Stay tuned! We will have an important announcement of a new, unique and exciting educational program very soon!

It was gratifying to one who has witnessed the decline of trade in our little seaport towns, to take an occasional tour through the country proper, to mark the growing importance of the interior of Hawaii nei. It would seem that some mighty enchanter, some Genii of the land, new risen from the sleep of ages, had extended his magic wand over mountain and valley, stream and plain, calling back to life the soul of enterprise, long dead. Where but yesterday, all was bare and barren –where, in the checkered soil, nothing but the foot prints of the industry of the former generations was visible –the plow and harrow have been run; and in many places we find the old land marks obliterated, and the earth covered as with a green mantle.

To-day, with an agreeable company of ladies and gentlemen, I had the pleasure of riding over the lands of Waikapu and Waihee. Many were the green fields we passed. Cane rows, lofty and low, were rejoicing in the sun; and one could not help rejoicing with them, while something seemed to say, as they nodded to the distant sea, “This is the salutation that an infant Agriculture is now offering to Commerce.”

But it was the Fourth of July, the glorious Fourth!  and when, from afar, we caught sight of the Star Spangled Banner waving over the Torbert Plantation at Waihee, high in the air, and broad and beautiful, the sight was so unexpected and so agreeable that for a time everything else was forgotten –even SUGAR; and the company were soon filled with as much patriotism as our horses could well carry.

This evening we paid a visit to the Waikapu Plantation, having received from Messrs. Louzada & Cornwell, its worthy proprietors, an invitation to attend an exhibition of fireworks at their place. Here we found quite a large company of ladies and gentlemen assembled from Wailuku and the immediate neighborhood, besides a host of natives who at an early hour had congregated en masse, to see “the sights.” The necessary preparations had been made upon the lawn in front of the house. The night was favorably dark, and at 8 o’clock the exhibition commenced. It occupied about one hour, during which time there was a constant succession of cracks, pops, bangs, and whizzes. Everything, from the fire-fly cracker to the comet-tailed rocket, was visible. The ladies enjoyed the fun exceedingly, taking an active part throughout, and never was vestal virgin more intent upon preserving the “sacred fire,” and making night luminous with Roman candles, blue lights, etc.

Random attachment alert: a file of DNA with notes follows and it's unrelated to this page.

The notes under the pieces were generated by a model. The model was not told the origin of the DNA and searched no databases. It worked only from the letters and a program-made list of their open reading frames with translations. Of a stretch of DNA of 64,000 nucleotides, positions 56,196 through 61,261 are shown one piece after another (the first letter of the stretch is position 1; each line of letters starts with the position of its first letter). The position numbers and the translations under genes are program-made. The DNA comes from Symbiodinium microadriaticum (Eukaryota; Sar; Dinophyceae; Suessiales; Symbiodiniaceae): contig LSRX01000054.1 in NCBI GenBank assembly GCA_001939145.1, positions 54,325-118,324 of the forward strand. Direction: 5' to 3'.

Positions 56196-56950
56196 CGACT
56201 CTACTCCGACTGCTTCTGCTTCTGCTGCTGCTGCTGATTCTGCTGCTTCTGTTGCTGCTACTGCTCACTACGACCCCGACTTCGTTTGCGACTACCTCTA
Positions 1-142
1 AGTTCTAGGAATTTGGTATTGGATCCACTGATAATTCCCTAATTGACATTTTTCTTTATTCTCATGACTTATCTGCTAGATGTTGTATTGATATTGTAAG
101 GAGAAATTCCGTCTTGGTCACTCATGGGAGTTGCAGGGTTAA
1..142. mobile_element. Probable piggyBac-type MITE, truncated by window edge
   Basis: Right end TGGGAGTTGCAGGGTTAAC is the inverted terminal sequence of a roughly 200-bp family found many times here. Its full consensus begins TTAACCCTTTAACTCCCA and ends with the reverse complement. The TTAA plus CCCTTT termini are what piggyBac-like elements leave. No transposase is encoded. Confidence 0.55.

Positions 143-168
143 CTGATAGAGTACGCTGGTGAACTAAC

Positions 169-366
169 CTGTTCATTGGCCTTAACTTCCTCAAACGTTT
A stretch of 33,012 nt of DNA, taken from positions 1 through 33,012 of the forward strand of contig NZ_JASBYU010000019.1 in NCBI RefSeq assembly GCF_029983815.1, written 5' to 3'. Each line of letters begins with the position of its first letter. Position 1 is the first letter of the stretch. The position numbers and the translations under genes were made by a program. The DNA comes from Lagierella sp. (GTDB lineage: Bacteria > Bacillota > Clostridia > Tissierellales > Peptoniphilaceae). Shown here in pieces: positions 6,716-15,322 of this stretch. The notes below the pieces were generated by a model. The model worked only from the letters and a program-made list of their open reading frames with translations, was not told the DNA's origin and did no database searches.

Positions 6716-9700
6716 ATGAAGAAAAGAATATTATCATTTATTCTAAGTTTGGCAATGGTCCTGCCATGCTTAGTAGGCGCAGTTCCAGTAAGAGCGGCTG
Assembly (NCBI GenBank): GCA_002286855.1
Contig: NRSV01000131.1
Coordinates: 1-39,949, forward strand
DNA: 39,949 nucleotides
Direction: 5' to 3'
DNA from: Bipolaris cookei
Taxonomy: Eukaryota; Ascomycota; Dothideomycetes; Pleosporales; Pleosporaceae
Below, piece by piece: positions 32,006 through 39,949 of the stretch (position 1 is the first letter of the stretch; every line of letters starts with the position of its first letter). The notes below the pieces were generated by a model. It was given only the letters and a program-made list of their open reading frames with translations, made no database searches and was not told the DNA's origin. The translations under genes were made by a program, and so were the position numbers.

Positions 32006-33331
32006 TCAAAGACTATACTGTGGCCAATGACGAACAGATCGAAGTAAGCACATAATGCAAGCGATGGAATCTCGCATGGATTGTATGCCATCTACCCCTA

To most of the natives it was a “new thing,” and judging from the number of saucer-eyed faces exhibited upon the occasion, it was to them a wonder that will not be soon forgotten.

After the fire works were done, the company went in to refreshments; which were succeeded by national airs upon the piano. While we were expressing our thanks for the evening’s entertainment, so delightful to all, and were about to depart, the moon, that had waited the while, like a lady, as she is, rose up from behind the summit of Haleakala, and insisted upon seeing the company home.

                                                                                                                        A RAMBLER
In the Saddle, Maui, July 6th, 1863

HEH Salutes Puakea Nogelmeier and Awaiaulu, Inc.

A remarkable project is underway in Hawaii, one that should be heartily greeted and supported by Hawaii's history educators, historians, students, history buffs, indeed, everyone.

Today's Honolulu Star Advertiser features an editorial on the outstanding work by Puakea Nogelmeier and Awaiaulu. See our news-blogs list of links. Nogelmeier and volunteers are transcribing to electronic format the contents of Hawaiian language newspapers published since the 19th century.

The editorial, 'Support effort to fill in blanks on Hawaii history,' in part says:

Newspapers have been called the first draft of history. However, many of our islands' first drafts have been virtually inaccessible, locked away in musty, bound volumes and written in a language most of us don't understand — Hawaiian.

But the history and knowledge hidden in those volumes are vast and priceless. Thanks to the early adoption of a written alphabet, Hawaiians developed a high level of literacy less than 60 years after Capt. James Cook's arrival in 1778. As a result, these newspapers, dating from the 1830s, contain a "written record of the whole transition from stone age into modern age," said Puakea Nogelmeier, executive director of Awaiaulu Inc. The hard part will be preserving and unlocking those treasures for future generations.